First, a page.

EXPLAINER: Ukraine’s nuclear power plant shutdown cuts risks

Sep 11, 2022, 12:28 PM | Updated: Sep 12, 2022, 12:32 am

FILE - This handout photo taken from video and released by Russian Defense Ministry Press Service o...

FILE - This handout photo taken from video and released by Russian Defense Ministry Press Service on Aug. 7, 2022, shows a general view of the Zaporizhzhia Nuclear Power Station in territory under Russian military control, southeastern Ukraine. The shutdown of Ukraine’s Zaporizhzhia nuclear power plant cuts the risk of a radiation disaster that has haunted the world. The last of the Russian-occupied Zaporizhzhia plant’s six nuclear reactors was shut down Sunday, Sept. 11, 2022, because Russia’s war in Ukraine had repeatedly cut reliable external power supplies. (Russian Defense Ministry Press Service via AP, File)

(Russian Defense Ministry Press Service via AP, File)

KYIV, Ukraine (AP) — The forced shutdown of Ukraine’s endangered and crippled Zaporizhzhia nuclear power plant — Europe’s largest — significantly reduces the risk of a radiation disaster that has haunted the world for weeks.

The last of the Russian-occupied Zaporizhzhia plant’s six nuclear reactors was shut down Sunday because Russia’s military actions in Ukraine had repeatedly cut reliable external power supplies. That power is needed to prevent the reactors from overheating to the point of a meltdown that could breach the surrounding concrete and steel containment buildings and spew radiation through Ukraine, Russia and other nearby countries.

Since a Sept. 5 fire caused by shelling knocked the plant off of all external transmission lines, the sixth reactor had had to keep operating — at reduced output — to power reactor cooling and other crucial safety equipment. This “island mode” is unreliable and not designed to be more than a stopgap measure, Ukrainian officials say. On Sunday, one plant connection to Ukraine’s power grid was restored, so the sixth reactor’s power wasn’t needed for the safety systems.

Here is a look at the risks, impact and what could be done if external power is lost again.


The Zaporizhzhia plant’s Ukrainian operators apparently decided that it was too risky to operate any of the six reactors, because the fighting had endangered external power supplies for cooling and other safety systems. But when all external power was lost, they couldn’t shut down all the reactors. They needed power from at least one reactor to run the safety systems. When external power was restored using a reserve transmission line, they executed a “cold shutdown” of the sixth reactor — inserting control rods into the reactor core to stop the nuclear fission reaction and generation of heat and pressure.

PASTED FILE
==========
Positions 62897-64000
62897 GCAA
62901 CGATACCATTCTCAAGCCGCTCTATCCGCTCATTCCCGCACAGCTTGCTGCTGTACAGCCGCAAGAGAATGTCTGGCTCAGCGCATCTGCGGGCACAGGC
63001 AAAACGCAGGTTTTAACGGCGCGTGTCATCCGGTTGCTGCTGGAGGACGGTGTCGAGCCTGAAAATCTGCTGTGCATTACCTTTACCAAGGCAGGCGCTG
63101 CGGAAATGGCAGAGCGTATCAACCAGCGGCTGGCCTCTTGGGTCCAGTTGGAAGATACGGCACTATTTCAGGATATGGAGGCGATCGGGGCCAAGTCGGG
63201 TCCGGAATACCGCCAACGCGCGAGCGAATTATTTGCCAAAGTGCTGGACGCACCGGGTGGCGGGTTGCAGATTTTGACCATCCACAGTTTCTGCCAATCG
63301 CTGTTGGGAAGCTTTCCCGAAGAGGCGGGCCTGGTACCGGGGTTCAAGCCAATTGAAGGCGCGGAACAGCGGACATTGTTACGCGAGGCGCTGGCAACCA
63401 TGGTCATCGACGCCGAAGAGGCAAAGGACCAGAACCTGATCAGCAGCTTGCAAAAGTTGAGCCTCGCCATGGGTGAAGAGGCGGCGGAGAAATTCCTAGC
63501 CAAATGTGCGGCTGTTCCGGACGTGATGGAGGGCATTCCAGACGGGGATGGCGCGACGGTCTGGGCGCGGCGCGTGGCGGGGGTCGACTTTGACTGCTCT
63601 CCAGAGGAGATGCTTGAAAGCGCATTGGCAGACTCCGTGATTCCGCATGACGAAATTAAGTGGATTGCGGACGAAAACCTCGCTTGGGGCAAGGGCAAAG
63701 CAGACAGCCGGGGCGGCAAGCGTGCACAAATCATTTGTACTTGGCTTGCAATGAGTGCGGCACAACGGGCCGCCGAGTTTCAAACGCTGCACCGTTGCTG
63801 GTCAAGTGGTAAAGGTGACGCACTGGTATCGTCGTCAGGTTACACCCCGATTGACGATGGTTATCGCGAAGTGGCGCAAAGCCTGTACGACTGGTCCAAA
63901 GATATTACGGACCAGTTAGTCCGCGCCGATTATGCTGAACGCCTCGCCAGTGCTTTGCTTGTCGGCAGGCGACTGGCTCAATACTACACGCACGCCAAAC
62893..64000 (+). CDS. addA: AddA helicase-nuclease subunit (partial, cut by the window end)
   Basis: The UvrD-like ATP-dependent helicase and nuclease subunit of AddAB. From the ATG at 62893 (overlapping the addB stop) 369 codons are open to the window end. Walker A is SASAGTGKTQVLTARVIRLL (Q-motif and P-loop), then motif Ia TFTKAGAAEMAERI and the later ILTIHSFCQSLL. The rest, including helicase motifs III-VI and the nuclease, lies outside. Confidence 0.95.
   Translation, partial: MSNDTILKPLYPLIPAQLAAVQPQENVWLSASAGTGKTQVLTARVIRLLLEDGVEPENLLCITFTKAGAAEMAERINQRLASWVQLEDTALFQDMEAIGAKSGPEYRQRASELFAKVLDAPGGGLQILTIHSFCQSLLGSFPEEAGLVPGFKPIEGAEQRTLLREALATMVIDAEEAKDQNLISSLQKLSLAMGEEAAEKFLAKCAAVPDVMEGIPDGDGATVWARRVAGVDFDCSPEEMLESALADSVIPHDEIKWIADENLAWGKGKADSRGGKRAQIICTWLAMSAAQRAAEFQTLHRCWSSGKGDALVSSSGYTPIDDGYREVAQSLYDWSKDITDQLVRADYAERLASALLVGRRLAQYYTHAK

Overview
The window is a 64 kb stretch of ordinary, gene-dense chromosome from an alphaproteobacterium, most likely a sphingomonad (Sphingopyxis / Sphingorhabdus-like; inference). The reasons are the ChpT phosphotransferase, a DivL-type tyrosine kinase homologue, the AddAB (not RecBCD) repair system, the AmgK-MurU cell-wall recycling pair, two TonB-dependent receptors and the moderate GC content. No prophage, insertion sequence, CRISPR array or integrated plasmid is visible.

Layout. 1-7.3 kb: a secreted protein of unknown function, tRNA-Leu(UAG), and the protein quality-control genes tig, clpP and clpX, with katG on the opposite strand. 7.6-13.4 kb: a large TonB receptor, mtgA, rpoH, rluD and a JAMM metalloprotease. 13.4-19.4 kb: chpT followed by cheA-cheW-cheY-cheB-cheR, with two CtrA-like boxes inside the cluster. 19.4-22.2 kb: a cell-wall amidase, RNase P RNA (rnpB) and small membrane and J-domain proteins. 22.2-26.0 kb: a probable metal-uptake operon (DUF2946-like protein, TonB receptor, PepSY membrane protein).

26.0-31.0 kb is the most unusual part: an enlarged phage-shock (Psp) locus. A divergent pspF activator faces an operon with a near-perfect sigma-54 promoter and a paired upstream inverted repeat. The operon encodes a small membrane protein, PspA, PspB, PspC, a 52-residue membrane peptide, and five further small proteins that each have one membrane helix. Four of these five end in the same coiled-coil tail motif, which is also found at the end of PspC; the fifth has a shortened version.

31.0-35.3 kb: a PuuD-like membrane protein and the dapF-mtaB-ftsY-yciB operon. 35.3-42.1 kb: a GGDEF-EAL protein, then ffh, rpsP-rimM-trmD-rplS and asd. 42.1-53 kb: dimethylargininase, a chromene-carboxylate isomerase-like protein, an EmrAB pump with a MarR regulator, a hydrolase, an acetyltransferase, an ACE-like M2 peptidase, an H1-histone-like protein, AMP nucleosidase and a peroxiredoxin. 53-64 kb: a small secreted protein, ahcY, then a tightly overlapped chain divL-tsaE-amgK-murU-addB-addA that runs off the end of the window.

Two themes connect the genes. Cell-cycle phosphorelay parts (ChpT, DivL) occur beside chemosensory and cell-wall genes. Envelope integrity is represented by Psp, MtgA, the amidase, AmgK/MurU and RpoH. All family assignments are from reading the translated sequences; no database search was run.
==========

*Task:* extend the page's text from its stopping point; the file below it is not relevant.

With all nuclear reactions stopped, temperatures and pressure inside reactors gradually decline, reducing the required intensity of water cooling of the radioactive fuel. This is a nuclear power plant’s safest operating mode.

“A cold shutdown enormously reduces the meltdown risk,” Steven Arndt, president of the American Nuclear Society and a scientist at the U.S. Oak Ridge National Laboratory, said in an interview Sunday.

Still, International Atomic Energy Agency Director-General Rafael Grossi said Sunday he remains “gravely concerned about the situation at the plant, which remains in danger as long as any shelling continues.”


With all reactors shut down, if fighting or other problems cause another loss of external power, plant operators would have more time to arrange a backup power source to run the cooling systems, and the cooling load would be decreased, Arndt said. This is because the heat is coming from decaying fuel, not an active fission reaction.

“Every hour that goes forward, the possibility of a meltdown of fuel becomes less and less,” he said.

Cooling systems are also needed for spent nuclear fuel — that is, fuel that has already been used in the reactors but must be kept under water until it’s cool enough to be moved outside the reactor containment buildings into dry storage.

If external power to the Zaporizhzhia plant is lost again, engineers could turn to 20 emergency backup diesel generators, as they’ve done at least once since the war began. The IAEA said only power from one diesel generator per reactor is needed to maintain safety. While Ukrainian authorities have estimated that they have enough diesel fuel in storage to operate the safety systems for at least 10 days, Petro Kotin, the head of the plant’s operator, Energoatom, said last week, “Diesel generators are actually the station’s last defense before a radiation accident can be expected.”

Commenting after the restoration of external power on Sunday, Arndt gave a more upbeat assessment: “We are cautiously optimistic that the plant is in a relatively stable place because of cooling from offsite power and the backup diesel generators.”


While power blackouts have plagued Ukraine repeatedly during the war, they appear to be largely a result of shelling of other electricity generation plants and infrastructure, rather than loss of generation from the Zaporizhzhia plant. The Zaporizhzhia regional administration’s spokesman, Volodymyr Marchuk, said villages around Enerhodar, where the plant is situated, are without electricity because of the plant’s shutdown but that alternative power plants, such as the Dnipro Hydroelectric Power Plant, are feeding power to the electric grid.


Katell reported from New York.


Follow the AP’s coverage of the war at https://apnews.com/hub/russia-ukraine

Copyright © The Associated Press. All rights reserved. This material may not be published, broadcast, rewritten or redistributed.


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EXPLAINER: Ukraine’s nuclear power plant shutdown cuts risks